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Why Twitter is for twits

Let’s make this simple. If I were a brand and wanted to make sure that my next social media campaign would procure some type of intensive and longtime customer engagement, where would I post it?

That question isn’t an easy one. With brands continuing to flock to social media as a means of creating and keeping customers, the social media arena has not been entirely figured out. While Facebook continues to reign over the social realm, Twitter has unfittingly been labeled the distant runner-up. Now, before the Twitter enthusiasts become "Angry Birds" and share some unkind "Words With Friends," let me explain.

I like to describe Twitter as an adequate but imperfect side kick. Twitter is Robin to Facebook’s Batman — Derek Fisher to Kobe Bryant. The former would have far less significance without the latter and may get more credit than it deserves from time to time.

But at its most basic level, tweets are upgraded Facebook statuses — a quick approach to social engagement. Thanks to its fleeting nature, Twitter users are also more fickle, since the makeup of a tweet favors its distribution as opposed to its content. Simply put, a Twitter user is less likely to have actually read a full post or watched a trailer before referring (retweeting). Mashable decided to test this theory out for itself.

After gathering a few months of social media data and calculating the click-per-share rate, Mashable revealed that Twitter users were "more likely to share an article rather than read it, whereas users on Facebook click on more articles than they share."

More precisely, "Twitter received roughly 0.38 clicks per tweet, whereas Facebook received 3.31 clicks per engagement (the number of times people posted a Mashable link to Facebook through an action on a social plugin or through a wall post)." In total, Facebook received about 8.7 times more clicks than a tweet — a point that many marketers seem to overlook. Just because a post receives hundreds of tweets doesn’t mean that the action translates into true engagement.

While Twitter does a number of great things, like promoting discounts, creating location-based challenges and check-ins, and spreading articles and social causes like wildfire, it doesn’t really perform as a standalone platform. Social platforms like Facebook, LinkedIn and Google+ provide marketers with ample insight on each individual’s profile. They entice users to display and reveal as much information about themselves as possible, and in doing so each page has a dual purpose: It becomes a precise audience targeting tool as well as the ultimate venue for the dedicated brand advocates to advocate.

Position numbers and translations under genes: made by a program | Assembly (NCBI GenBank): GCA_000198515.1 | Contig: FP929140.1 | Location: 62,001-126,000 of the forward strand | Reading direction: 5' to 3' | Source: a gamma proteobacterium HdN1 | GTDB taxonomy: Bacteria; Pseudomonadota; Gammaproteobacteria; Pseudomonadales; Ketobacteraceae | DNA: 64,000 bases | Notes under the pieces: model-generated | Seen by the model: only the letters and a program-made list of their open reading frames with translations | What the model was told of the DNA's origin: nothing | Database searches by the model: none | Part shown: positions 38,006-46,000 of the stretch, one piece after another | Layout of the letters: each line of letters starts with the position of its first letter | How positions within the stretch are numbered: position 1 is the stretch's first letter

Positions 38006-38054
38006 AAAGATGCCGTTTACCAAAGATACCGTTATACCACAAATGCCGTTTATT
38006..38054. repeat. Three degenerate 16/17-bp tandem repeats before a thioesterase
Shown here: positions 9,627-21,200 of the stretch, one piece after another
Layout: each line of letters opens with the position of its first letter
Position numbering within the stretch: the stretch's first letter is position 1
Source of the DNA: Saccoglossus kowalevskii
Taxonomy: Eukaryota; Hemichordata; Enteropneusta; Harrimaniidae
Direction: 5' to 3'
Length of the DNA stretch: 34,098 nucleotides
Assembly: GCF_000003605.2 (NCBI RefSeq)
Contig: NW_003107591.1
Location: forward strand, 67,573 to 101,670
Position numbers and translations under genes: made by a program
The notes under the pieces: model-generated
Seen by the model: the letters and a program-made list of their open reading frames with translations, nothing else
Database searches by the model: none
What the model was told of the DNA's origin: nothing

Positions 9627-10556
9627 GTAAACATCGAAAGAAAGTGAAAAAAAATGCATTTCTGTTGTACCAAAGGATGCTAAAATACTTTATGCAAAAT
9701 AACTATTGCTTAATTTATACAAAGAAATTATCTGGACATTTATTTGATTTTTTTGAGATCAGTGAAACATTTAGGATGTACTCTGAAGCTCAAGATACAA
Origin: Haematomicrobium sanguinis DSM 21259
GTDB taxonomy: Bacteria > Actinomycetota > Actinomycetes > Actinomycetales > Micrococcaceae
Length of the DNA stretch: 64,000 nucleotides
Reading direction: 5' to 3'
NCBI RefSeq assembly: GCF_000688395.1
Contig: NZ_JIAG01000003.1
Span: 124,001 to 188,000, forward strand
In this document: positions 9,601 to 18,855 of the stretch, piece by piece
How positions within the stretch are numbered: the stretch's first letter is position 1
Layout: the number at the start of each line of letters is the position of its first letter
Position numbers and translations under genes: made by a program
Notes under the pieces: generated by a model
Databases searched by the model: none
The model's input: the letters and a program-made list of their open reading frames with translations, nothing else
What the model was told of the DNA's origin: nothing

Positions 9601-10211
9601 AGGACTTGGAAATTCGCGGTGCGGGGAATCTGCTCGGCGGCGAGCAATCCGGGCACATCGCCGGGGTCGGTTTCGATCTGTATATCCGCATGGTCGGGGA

On the other hand, Twitter is a great place to remain mysterious and rebel against engagement; it’s a place where simply following a celebrity or comedian is an equally pleasing way to spend one’s time. But when we start talking about money, that’s where the data really shows up.

Real friends are better friends

While following Lady Gaga may make a fan feel a little more attached, it doesn’t do much for adding to his or her social network. The real pull for having a Twitter account is to engage with people or sites that can entertain you, but it isn’t used to keep in touch with friends or relay important details like other social networking sites.

Although popular, it cannot cultivate the type of user influence and social spread that a platform with real-world social ties can. Friends listen to friends and are more likely to respond to personal recommendations or "likes." Marketers must be aware that while Twitter followers may retweet a branded item, the chance of their followers taking action is quite low.

Mashable examined a case of social sales on Facebook versus Twitter and found that "likes" created $1.34 worth of sales compared to Twitter’s 80 cents. It arrived at this number by promoting an event on both platforms and measuring the amount of clicks and eventually the amount of sales received from each. On top of Facebook driving more sales, the same event was shared four times more than it was retweeted.

While most marketers understand that Facebook is a more reliable resource for brand awareness, many fail to understand why. Real friends and "real-time" translates into real results. It’s that simple.